The critics credited Durkheim as making a useful contribution to social research by presenting ideas on the source of societal solidarity (Gingrich 1999). But they also noted that his concern was solely this. They observed that Durkheim's structural approach completely ignored conflict and power differences. The critics assumed that he might have constructed his approach partly to negate the Marist or conflict concept to the study of society. Durkheim's method treated the anomic and the forced forms of division of labor as unusual but gave little attention and time to their analysis.
Critic Steven Lukes suggested that the concept of the social fact, for example, was downright indiscriminate in incorporating the entire range of social phenomena -- population size and distribution, social norms and rules, collective beliefs and practices and range of opinions (Jones 1989). He objected to Durkheim's willingness to focus more on the super-structural level and less on the infrastructural as he moved in his career and that his rules of research were rather awkward.
III Durkheim found that social facts had social explanations (Gingrich 1999) and that higher incidents of suicides appeared to be linked to the time when social life was most intense. He specifically used statistics to demonstrate this theory, such as the time of the day, the day of the week or the season, which were not themselves the reason for the volume of suicides. He suggested that the increase of voluntary deaths, for example, from January to July was not because of organic disturbance but the intensity of social life in the summer than in winter, the sun's position or the atmosphere. Yet the physical environment had no effect on the increase in the number of suicides, because it was socially conditioned. Without establishing the causes of suicide, Durkheim suggested that it must be related to collective life and that time and statistical factors must tie into an explanation for the phenomenon. Nonetheless, the explanation was social in nature and that the natural factors only worked socially. In his illustrative use of suicide statistics, Durkheim suggested that social currents served as suicide rates and these rates differed among societies and groups. He stressed that these figures or rates demonstrated regularities over time and that they should, therefore, be considered or accepted as social facts, at least statistically (Gingrich)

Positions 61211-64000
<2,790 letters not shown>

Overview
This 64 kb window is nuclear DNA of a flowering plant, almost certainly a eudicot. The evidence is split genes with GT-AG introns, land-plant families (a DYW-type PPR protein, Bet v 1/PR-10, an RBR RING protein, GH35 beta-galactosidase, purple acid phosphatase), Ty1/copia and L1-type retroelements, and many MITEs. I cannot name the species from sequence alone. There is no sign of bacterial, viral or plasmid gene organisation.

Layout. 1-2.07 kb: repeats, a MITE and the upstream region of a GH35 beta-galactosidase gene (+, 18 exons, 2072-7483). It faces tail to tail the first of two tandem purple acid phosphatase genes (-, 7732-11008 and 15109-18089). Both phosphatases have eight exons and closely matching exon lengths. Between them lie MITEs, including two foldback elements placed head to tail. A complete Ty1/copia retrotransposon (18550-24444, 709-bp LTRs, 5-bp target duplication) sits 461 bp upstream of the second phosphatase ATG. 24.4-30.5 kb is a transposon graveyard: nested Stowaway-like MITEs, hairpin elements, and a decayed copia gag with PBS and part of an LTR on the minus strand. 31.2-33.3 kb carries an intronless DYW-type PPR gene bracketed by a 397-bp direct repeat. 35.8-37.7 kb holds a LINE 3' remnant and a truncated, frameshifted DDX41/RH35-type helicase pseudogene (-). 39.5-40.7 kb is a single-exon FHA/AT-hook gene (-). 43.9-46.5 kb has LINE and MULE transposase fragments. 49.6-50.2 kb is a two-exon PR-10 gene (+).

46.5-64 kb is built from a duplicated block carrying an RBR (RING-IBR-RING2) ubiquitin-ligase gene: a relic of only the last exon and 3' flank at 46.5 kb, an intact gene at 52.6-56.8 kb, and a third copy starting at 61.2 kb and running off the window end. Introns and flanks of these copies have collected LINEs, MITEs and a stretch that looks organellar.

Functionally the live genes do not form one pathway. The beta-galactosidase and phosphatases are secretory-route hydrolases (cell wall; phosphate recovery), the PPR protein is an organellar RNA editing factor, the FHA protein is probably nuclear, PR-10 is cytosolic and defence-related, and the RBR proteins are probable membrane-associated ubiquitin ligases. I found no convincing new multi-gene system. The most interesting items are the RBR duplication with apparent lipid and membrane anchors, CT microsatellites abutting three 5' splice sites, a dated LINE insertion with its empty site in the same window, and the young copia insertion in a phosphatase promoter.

IV. Issues surround Durkheim's method of social research. Positive reviewers maintained that he used the analysis of suicide in a very quantitative and statistical manner that to them was exemplary in showing how to test hypotheses, in rejecting incorrect explanations for suicide incidence, working though a range of possible explanations and attempting to ferret out or control extraneous factors. This he did despite a shortage of other data.
Suicide was linked with depression and also with over-excitement, so that heat during peak summer months could not possibly have a direct relation to the rise in suicide rates (Gingrich 1999). If the season were to account…[continue]